xfbml – Stay N Alive

Facebook to Launch SideWiki-like Recommendation System for Websites

On Saturday I broke news of a few specific XFBML tags Facebook will be releasing as part of its OpenGraph API, as revealed by their open source Javascript Client libraries.  I held back one announcement that I think is almost just as interesting as their Insights for websites, or the SocialBar, which will provide Meebo-like functionality for Facebook on any website (I think it’s no coincidence Meebo, Google, and Yahoo announced XAuth shortly after I wrote that post).  Facebook, in conjunction with F8, is getting ready to launch “fb:recommendations”, a tag which enables users to provide recommendations to other Facebook users on any OpenGraph-enabled website.

Currently in Facebook’s open source Javascript client libraries, the tag can be placed on any website, and, according to the check in for the code on Github, something like this:

“should be replaced by an iframe showing recommendations for the abc website.”  Rendering the code currently just displays an iframe with the Facebook.com website in the frame.  I am assuming when they turn it on to the world that will render something completely different.

If my theories (and a few sources close to Facebook) are correct, Facebook will soon be releasing the ability for any Facebook user to provide recommendations and advice on any website that integrates the recommendations widget.  Think Google Sidewiki, but at the discretion of each website.  The functionality I am guessing will work similar to that of Foursquare’s “Tips” feature.

What makes this feature even more interesting is what this could bring if some of the rumors of GeoLocation being launched are true.  Is this just a sidewiki feature, or could Facebook be getting ready to launch a Geolocation feature, enabling “Recommendations” that go beyond just websites into real-life locations and places?

Be sure to read more about FBML, including a very beginner lesson on XFBML, in my book, FBML Essentials.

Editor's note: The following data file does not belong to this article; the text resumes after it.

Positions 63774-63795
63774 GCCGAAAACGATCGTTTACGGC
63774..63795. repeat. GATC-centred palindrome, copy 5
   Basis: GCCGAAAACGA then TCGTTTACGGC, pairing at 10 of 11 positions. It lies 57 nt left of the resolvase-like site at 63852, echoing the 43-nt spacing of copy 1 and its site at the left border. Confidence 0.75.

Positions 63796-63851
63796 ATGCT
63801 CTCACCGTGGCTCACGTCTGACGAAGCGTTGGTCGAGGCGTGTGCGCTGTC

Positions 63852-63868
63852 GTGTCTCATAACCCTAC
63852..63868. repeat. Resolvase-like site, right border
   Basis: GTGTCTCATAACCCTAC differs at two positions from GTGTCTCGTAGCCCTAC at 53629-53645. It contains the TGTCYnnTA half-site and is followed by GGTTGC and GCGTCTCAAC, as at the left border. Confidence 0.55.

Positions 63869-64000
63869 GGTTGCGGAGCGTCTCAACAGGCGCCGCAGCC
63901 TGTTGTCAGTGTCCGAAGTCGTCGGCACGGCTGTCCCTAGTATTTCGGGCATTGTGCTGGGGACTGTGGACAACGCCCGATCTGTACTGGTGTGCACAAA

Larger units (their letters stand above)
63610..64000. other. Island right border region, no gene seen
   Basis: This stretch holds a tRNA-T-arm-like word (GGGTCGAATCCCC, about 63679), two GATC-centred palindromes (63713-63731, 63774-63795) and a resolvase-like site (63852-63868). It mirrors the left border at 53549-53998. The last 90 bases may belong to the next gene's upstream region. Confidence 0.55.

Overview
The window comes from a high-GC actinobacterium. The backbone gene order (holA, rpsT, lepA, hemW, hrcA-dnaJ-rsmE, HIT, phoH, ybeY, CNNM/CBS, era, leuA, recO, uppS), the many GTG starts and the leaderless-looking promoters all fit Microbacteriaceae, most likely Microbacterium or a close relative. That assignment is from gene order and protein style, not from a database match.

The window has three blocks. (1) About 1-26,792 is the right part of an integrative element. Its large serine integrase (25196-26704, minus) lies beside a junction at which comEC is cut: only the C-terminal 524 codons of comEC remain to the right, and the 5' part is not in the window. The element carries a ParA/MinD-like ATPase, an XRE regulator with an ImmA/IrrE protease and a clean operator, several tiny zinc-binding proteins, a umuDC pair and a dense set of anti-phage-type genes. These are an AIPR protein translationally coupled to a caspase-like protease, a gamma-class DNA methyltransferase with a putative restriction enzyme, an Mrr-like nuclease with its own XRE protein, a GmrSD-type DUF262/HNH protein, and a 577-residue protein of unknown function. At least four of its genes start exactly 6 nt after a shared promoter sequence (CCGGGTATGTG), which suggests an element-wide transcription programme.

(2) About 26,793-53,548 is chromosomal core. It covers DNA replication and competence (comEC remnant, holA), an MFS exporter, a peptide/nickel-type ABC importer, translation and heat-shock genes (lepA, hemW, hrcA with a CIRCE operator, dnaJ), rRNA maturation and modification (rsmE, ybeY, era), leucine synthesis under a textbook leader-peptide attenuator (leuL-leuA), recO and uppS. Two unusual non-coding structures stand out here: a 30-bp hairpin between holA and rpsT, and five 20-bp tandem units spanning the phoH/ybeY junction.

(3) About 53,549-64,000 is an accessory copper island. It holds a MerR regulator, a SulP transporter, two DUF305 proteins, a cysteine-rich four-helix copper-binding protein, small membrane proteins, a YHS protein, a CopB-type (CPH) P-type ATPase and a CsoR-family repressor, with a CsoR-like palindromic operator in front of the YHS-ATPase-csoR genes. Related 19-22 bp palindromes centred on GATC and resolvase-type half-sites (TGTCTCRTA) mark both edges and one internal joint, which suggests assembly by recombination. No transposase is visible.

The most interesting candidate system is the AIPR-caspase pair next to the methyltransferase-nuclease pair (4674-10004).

More "Insights" on the Facebook Open Graph API Surface

With Facebook’s F8 Developer’s conference right around the corner, there is a flurry of activity happening as the Facebook team rushes to prepare for many launches at the Conference.  While I know more than I am saying, there is some evidence in plain view, open for all that we know for sure will be launched at the conference which you should prepare for.  Specifically, I’ve already shared information about Facebook’s XFBML tag to enable any website on the web to be “liked” and shared amongst a user’s friends.  While not currently functional, this information was made clear in Facebook’s Open Source Javascript Client libraries available here on their GitHub open source repository (and available to all).  There is much more those libraries reveal though (some which have been there for months), hinting at what could very well become a “Facebook-less” connection to the entire web, making it much less necessary to go back and forth between the Facebook.com website to interact with Facebook on a day-to-day basis.  Here is what we know:

There will be a tag that website administrators and developers can stick onto any website that enables a live stream of just that website’s activity on Facebook.  According to the check in on GitHub, the tag accepts the following parameters:

- site (string): mandatory, site url (ie : facebook.com)
- activities (int): number of activities to display.
- width
- height
- header (boolean): indicates if the header should be displayed or not.

Assuming I understand it right, if you use the sample from the GitHub check in, code like the following would display an activity stream for all posts to Facebook from the CNN.com website:


It’s quite unclear what these are going to do exactly.  One has to expect it is something like the Meebo bar, which puts a bar at the bottom of any Connect (or Open Graph API) enabled website.  The two seem to work together, and, from the code, the fb:connectBar tag seems to prompt each visitor with text that says,

“Hi {firstName}. {siteName} is using to personalize your experience.”